Captain Marvel

If equality means representation of even the mediocre of a group, then Captain Marvel might be considered evidence of greater equality of amongst women in movies, specifically women in superhero movies.

Captain Marvel is notable only because it’s the rare movie where women make up a decent percentage of the movie population…almost as if it were in the real world.

Extra points for picking a fight with a little old lady. However, even the alien characters of note were mostly male.

Captain Marvel isn’t a bad movie. It’s merely a sufficient movie. It lack the sense of, well, wonder of Wonder Woman. It’s perfunctory and doesn’t try very hard. I found it entertaining; I laughed quite a bit throughout. It didn’t go for silly fun to the extent Guardians of the Galaxy did, or even Ant Man and Wasp (which also had superior fight choreography).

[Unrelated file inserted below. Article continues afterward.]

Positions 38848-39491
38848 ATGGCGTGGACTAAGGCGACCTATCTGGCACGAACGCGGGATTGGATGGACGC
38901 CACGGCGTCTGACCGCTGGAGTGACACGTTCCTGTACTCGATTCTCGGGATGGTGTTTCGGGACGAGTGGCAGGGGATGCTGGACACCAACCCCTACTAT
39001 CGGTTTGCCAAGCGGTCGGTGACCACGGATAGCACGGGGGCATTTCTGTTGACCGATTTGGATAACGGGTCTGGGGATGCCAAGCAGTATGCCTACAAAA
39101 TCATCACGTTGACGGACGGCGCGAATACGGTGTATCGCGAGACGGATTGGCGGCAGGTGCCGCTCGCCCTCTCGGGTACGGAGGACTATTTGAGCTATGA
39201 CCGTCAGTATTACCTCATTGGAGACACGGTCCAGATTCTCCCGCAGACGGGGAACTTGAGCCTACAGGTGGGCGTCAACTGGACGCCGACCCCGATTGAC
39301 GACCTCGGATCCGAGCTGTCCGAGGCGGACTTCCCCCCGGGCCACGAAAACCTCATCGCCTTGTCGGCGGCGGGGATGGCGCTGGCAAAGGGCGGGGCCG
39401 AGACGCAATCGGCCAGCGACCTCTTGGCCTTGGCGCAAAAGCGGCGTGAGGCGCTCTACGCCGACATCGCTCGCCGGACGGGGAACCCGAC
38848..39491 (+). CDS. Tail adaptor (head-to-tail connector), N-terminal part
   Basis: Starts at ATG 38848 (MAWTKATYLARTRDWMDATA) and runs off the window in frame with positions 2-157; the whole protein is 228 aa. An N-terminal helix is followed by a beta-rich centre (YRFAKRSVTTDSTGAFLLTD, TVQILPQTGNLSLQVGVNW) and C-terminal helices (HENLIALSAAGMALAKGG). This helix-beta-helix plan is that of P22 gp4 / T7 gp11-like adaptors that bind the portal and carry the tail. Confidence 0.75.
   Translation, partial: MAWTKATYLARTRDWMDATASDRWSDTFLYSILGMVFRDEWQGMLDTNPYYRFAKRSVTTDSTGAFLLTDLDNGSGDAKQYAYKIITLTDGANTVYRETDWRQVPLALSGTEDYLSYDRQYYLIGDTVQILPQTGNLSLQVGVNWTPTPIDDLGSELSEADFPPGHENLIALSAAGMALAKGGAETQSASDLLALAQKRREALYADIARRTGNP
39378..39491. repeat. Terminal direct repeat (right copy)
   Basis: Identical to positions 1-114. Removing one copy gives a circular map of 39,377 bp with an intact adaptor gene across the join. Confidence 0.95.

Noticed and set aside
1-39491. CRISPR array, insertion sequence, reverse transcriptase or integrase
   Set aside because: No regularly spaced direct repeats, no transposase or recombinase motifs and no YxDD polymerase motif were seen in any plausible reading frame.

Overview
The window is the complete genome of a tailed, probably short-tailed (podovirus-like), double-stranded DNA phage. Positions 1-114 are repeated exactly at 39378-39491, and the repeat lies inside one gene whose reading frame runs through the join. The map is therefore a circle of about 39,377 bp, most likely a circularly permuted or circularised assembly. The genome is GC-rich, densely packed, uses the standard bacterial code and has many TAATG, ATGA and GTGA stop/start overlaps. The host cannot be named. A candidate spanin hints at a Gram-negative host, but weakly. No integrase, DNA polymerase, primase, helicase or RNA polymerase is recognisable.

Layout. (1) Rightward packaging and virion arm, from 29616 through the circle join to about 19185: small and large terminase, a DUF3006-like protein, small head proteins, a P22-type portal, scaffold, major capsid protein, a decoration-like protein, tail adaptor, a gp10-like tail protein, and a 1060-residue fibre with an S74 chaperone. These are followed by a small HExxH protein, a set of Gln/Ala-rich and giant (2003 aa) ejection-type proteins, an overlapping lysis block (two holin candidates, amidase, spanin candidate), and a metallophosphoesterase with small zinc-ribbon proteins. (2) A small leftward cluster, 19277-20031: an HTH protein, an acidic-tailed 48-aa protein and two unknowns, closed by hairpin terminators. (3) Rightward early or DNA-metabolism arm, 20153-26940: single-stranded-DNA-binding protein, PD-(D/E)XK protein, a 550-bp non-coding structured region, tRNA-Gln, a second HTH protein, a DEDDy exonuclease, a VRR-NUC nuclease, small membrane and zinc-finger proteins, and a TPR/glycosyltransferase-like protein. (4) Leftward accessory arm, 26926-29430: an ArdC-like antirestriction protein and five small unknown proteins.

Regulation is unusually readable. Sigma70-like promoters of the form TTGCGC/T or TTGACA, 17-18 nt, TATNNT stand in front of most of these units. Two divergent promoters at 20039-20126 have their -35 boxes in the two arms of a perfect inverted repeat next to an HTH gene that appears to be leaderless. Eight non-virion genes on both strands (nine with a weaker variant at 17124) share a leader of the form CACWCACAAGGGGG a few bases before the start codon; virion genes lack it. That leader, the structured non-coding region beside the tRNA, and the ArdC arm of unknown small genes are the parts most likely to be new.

Unlike Wonder Woman, I didn’t come away from Captain Marvel with any stirring message. No new way of looking at the world. Nothing particularly inspirational to teach the kiddos about being a better person, a better citizen, or working for a better world. As role models go, Captain Marvel provides a woman in action, but the action is mostly reflexive not reflective.

Wonder Women had at least 3 stunning action scenes I enjoyed watching over and over again. Captain Marvel’s biggest trick seemed to be standing up after getting knocked down. And she gets knocked down over and over. This seems to be her signature move. I guess the point is “You can’t keep a good woman down.” But it’s not enough.